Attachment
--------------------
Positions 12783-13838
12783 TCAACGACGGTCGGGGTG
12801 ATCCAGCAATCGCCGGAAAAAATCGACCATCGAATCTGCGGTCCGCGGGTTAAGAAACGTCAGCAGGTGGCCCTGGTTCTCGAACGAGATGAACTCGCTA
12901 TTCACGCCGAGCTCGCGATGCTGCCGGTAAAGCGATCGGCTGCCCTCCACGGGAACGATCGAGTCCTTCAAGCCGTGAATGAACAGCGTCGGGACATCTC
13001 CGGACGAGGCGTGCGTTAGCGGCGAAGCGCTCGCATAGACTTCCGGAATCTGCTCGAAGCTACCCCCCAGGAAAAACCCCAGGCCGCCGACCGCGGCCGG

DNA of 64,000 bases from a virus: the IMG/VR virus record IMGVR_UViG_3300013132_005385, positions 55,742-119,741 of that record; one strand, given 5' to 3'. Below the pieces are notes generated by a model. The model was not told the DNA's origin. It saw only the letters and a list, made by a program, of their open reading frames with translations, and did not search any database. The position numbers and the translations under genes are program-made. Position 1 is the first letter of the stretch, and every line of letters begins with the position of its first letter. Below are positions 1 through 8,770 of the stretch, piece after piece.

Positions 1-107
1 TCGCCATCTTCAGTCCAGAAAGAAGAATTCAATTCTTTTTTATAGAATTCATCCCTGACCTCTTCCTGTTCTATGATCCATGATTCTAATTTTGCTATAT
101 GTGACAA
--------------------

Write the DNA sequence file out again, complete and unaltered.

Positions 12783-13838
12783 TCAACGACGGTCGGGGTG
12801 ATCCAGCAATCGCCGGAAAAAATCGACCATCGAATCTGCGGTCCGCGGGTTAAGAAACGTCAGCAGGTGGCCCTGGTTCTCGAACGAGATGAACTCGCTA
12901 TTCACGCCGAGCTCGCGATGCTGCCGGTAAAGCGATCGGCTGCCCTCCACGGGAACGATCGAGTCCTTCAAGCCGTGAATGAACAGCGTCGGGACATCTC
13001 CGGACGAGGCGTGCGTTAGCGGCGAAGCGCTCGCATAGACTTCCGGAATCTGCTCGAAGCTACCCCCCAGGAAAAACCCCAGGCCGCCGACCGCGGCCGG

DNA of 64,000 bases from a virus: the IMG/VR virus record IMGVR_UViG_3300013132_005385, positions 55,742-119,741 of that record; one strand, given 5' to 3'. Below the pieces are notes generated by a model. The model was not told the DNA's origin. It saw only the letters and a list, made by a program, of their open reading frames with translations, and did not search any database. The position numbers and the translations under genes are program-made. Position 1 is the first letter of the stretch, and every line of letters begins with the position of its first letter. Below are positions 1 through 8,770 of the stretch, piece after piece.

Positions 1-107
1 TCGCCATCTTCAGTCCAGAAAGAAGAATTCAATTCTTTTTTATAGAATTCATCCCTGACCTCTTCCTGTTCTATGATCCATGATTCTAATTTTGCTATAT
101 GTGACAA